The article was indeed very confused. So much energy has to be put into protecting it and AAVE from stupidity and truthiness that not enough has been left for checking what hasn't been deleted.
The referent of "Ebonics" has generally been the same as that of "AAVE". -- Hoary (talk) 23:30, 1 May 2012 (UTC)
Thanks! That looks much better. --BDD (talk) 17:40, 2 May 2012 (UTC)

Ebonics is not a language[edit]

Why did someone edit the clarifications to the article?? It should state:

"Ebonics (a blend of the words ebony and phonics) is a term that was originally intended to refer to the informal, incorrect grammar usage of the English language of people descended from enslaved Black Africans, particularly in West Africa, the Caribbean, and North America. Since the 1996 controversy over its use by the Oakland School Board, the term Ebonics has primarily been used to refer to African American Vernacular English (AAVE), an incorrect grammatical version of Standard American English that gets passed down from parent to child, not through formal education. AAVE is not a language and there is no clear standard for its grammar. It can best be categorized as English regional slang due to the distinct spoken differences you can encounter in different city blocks, towns, cities, regions, and countries." — Preceding unsigned comment added by 108.220.59.47 (talk) 19:32, 11 November 2012 (UTC)

I have bolded the parts you added. In both cases, your additions are either inaccurate (Ebonics/AAVE is not a version of Standard English), opinionated (the status of AAVE as a separate language is not something we are in a position to take a side on), irrelevant (there are very few languages or dialects that aren't "passed down from parent to child"), or obscenely ignorant (no language expert would ever call any variety "incorrect"). You're entitled to your opinion, but please keep it out of the encyclopedia. — Ƶ§œš¹ [ãːɱ ˈfɹ̠ˤʷɪ̃ə̃nlɪ] 19:45, 11 November 2012 (UTC)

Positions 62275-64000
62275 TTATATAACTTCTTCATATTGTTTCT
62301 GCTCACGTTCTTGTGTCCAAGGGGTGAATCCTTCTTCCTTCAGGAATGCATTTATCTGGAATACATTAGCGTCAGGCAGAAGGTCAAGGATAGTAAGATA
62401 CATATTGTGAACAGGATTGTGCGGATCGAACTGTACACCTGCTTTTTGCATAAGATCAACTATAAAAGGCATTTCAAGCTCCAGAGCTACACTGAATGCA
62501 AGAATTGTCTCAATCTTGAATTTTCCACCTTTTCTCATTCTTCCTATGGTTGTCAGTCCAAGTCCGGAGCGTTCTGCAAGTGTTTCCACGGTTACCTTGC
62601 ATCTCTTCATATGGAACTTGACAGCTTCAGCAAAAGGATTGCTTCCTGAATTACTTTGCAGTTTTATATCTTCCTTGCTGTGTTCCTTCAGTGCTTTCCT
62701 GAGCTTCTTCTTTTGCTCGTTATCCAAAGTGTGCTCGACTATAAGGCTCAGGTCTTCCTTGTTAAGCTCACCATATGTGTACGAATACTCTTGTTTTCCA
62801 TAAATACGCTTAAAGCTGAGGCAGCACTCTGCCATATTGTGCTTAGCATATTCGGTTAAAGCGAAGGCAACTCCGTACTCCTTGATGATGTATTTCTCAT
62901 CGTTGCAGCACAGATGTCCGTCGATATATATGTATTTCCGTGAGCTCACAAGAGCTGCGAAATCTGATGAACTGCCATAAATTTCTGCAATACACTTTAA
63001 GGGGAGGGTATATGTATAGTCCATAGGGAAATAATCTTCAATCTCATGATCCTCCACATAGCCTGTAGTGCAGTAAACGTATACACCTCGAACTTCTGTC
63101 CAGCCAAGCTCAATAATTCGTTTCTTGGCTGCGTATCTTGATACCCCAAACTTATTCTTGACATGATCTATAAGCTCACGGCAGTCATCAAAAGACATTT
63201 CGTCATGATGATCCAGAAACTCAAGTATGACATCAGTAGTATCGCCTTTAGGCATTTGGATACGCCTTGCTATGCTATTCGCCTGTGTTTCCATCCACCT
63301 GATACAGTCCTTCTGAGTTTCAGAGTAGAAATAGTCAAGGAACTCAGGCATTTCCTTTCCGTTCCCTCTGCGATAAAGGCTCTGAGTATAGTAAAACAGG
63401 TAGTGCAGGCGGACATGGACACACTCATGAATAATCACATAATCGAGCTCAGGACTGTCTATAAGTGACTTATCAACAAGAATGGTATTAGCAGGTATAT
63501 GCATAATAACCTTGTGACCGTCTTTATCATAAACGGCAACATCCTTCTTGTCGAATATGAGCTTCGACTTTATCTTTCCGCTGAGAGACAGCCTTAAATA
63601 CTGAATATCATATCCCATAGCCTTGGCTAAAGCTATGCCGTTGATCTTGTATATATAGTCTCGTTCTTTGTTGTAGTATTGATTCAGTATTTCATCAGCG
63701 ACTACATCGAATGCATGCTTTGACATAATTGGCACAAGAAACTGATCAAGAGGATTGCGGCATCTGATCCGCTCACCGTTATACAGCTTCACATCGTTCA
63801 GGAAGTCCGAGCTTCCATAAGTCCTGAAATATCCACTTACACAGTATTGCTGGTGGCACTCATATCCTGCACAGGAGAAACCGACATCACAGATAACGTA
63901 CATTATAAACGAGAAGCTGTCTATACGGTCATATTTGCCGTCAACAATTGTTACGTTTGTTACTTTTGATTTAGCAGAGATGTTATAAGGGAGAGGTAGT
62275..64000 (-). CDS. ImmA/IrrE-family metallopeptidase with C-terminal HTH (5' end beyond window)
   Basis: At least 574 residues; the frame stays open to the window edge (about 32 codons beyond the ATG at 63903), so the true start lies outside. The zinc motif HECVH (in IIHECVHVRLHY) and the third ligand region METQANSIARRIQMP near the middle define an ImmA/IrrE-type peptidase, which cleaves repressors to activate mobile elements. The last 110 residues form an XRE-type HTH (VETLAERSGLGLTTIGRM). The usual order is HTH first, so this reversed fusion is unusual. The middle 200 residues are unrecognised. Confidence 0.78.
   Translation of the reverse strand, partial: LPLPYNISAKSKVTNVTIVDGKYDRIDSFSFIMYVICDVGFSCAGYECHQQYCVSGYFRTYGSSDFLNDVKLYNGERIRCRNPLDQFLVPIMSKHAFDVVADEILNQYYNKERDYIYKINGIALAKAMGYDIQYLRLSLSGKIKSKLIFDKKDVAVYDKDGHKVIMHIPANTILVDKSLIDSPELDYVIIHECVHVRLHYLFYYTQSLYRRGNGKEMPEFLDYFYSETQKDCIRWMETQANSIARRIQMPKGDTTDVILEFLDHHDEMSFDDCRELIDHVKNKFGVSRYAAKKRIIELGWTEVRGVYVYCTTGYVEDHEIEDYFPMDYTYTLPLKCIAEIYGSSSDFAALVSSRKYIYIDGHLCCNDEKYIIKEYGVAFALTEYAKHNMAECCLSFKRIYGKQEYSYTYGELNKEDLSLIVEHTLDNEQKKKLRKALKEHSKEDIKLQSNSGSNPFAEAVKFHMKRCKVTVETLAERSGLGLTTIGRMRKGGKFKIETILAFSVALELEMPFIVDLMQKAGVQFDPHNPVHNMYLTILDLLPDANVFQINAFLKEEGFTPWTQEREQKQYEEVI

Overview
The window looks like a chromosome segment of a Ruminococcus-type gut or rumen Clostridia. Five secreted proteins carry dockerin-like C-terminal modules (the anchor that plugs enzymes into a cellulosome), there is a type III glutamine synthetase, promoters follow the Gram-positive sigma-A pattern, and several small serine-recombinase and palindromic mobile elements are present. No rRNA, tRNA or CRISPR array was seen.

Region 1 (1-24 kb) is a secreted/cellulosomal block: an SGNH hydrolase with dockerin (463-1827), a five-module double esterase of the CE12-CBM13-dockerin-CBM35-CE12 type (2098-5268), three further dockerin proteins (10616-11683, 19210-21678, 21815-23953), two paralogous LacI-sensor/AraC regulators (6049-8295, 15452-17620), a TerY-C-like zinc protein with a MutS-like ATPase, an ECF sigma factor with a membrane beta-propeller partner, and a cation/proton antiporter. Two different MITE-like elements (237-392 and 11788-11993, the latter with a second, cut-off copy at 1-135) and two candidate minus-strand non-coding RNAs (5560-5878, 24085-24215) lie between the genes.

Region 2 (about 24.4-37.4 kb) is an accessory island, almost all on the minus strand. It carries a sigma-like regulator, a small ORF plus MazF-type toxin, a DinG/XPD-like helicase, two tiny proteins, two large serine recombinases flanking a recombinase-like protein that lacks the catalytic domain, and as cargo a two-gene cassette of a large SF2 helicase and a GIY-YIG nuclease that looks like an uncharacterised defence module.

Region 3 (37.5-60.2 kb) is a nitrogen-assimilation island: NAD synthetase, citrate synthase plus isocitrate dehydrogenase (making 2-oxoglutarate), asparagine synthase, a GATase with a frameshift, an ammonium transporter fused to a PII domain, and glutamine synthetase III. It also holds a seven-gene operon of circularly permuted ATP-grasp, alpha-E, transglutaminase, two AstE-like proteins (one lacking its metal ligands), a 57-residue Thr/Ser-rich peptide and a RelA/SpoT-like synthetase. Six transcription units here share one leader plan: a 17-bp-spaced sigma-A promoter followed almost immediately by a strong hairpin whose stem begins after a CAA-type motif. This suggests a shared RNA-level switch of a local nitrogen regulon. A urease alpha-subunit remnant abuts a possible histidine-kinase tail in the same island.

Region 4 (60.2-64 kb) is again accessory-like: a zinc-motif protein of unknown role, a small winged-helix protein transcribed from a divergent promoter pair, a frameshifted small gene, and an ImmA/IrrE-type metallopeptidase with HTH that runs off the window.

I fixed the phrases to be more sensitive.
Ebonics (a blend of the words ebony and phonics) is a term that was originally intended to refer to the informal, non-standard grammar usage of the English language of people descended from enslaved Black Africans, particularly in West Africa, the Caribbean, and North America. Since the 1996 controversy over its use by the Oakland School Board, the term Ebonics has primarily been used to refer to African American Vernacular English (AAVE), a non-standard grammatical version of Standard American English that gets passed down from parent to child, not through formal education. [2] AAVE is not a language and there is no clear standard for its grammar. It can best be categorized as English regional slang or an informal dialect due to the distinct spoken differences you can encounter in different city blocks, towns, cities, regions, and countries. [3]
Still wrong. Ebonics was originally coined to refer to not just AAVE, but all language used by the peoples of the African diaspora, including creole languages. AAVE is not "an non-standard grammatical version of Standard American English" (that's an ungrammatical and self-contradictory phrase anyway). The only thing that's accurate, that children learn AAVE from their parents, is irrelevant to the article. You even put a citation to a piece written by John Rickford as if it backs up your claims when it actually contradicts what you've included. That's fabrication, a serious form of scholarly misconduct. — Ƶ§œš¹ [ãːɱ ˈfɹ̠ˤʷɪ̃ə̃nlɪ] 21:23, 11 November 2012 (UTC)